Oklahoma, United States [Renewable Energy World North America Magazine] Over time the electrical grid will transform into a more distributed configuration, incorporating many new energy resources, including solar. Already, the solar energy industry has matured to the point where utilities are integrating multi-megawatt photovoltaic projects on a regular basis. If the growth in PV installations continues at its current rate, 5 percent to 10 percent penetration nationwide could be achieved in less than a decade with higher levels in some localities. The challenge of controlling and delivering solar energy to a commercial power grid in a coordinated way over a broad spectrum of grid conditions is critical to this endeavor’s success. System reliability, integration with existing systems and control infrastructure and installation economics pose key technical issues to be overcome.
Utilities are being challenged to embrace this rapidly evolving wave of change. Some have concerns that integrating a high volume of inverter-based photovoltaic systems and other distributed generation sources will lead to instabilities and the possibility of unsafe grid operations. Variable energy production and the fact that peak production from these sources does not always coincide with peak demand can reduce the value of PV’s impact on utility operating economics.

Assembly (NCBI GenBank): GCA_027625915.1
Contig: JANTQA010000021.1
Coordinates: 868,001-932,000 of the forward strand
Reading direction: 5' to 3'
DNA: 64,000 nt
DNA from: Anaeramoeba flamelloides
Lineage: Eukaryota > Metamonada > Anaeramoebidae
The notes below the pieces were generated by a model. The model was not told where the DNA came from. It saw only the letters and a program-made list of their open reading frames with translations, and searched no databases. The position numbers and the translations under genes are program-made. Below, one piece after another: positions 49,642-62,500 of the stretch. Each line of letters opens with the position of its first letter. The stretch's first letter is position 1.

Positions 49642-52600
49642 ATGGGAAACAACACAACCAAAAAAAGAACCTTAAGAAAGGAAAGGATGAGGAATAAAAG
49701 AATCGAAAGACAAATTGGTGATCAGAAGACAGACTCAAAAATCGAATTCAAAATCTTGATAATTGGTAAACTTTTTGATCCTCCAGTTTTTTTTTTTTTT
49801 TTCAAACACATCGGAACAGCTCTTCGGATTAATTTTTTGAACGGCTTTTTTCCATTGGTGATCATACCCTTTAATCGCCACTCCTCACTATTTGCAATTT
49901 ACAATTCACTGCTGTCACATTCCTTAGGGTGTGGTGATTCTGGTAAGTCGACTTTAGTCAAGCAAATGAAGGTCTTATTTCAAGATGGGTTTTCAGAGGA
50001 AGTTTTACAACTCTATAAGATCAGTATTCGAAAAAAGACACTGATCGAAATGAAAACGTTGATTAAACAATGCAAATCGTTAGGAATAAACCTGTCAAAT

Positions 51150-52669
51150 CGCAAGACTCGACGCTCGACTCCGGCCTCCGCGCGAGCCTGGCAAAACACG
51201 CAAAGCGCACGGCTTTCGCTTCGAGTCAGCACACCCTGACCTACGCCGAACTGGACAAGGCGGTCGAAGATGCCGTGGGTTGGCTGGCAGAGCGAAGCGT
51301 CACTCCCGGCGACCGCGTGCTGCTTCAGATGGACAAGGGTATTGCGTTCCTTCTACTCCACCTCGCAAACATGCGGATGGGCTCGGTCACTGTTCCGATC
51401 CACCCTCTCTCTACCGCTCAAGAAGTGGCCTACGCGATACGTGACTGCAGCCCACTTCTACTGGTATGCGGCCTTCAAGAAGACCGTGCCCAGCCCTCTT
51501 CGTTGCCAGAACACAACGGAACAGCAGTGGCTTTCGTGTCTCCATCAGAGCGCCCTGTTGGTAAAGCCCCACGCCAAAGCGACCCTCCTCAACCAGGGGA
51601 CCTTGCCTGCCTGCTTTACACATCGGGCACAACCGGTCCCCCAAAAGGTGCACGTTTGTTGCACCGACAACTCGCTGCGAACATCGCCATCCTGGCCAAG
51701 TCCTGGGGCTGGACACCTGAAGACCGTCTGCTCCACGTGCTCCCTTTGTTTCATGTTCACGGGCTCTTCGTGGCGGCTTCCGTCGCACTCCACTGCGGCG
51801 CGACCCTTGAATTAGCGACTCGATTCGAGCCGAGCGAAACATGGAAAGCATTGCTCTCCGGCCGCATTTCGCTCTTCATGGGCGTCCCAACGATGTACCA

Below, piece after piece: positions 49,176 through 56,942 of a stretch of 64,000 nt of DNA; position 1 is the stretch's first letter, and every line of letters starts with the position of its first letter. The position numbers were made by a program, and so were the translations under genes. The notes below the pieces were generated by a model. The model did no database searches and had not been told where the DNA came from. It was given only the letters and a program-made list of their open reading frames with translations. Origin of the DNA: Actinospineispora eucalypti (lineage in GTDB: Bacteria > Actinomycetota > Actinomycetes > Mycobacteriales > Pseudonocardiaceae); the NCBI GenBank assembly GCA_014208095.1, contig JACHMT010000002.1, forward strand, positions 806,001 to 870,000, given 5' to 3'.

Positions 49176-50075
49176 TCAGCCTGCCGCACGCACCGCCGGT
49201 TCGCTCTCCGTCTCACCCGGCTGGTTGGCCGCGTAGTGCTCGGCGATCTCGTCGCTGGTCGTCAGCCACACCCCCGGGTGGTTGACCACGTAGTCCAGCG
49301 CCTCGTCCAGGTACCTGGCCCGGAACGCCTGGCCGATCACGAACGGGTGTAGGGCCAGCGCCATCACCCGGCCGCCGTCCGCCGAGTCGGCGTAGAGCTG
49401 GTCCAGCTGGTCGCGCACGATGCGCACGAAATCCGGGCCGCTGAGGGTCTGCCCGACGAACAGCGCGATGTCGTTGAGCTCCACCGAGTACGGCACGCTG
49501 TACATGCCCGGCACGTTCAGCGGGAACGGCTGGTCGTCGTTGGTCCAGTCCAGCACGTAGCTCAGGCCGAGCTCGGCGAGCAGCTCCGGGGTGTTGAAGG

The impact of distributed production on fault-protection and system repair safeguards can also be significant. These are valid concerns. It is clear that the old system of “one-way” power flow will not be sufficient in the future. A new paradigm of integrated systems offering two-way power, control and information sharing is required. Not only will the technical issues have to be solved, but utilities will have to adjust their historic view of the grid architecture to embrace distributed generation and work with the other parties involved to create an optimized solution. (Left: This 100 kW installation by the Oregon DOT is one of the country’s first solar highway projects. Courtesy PV Powered.)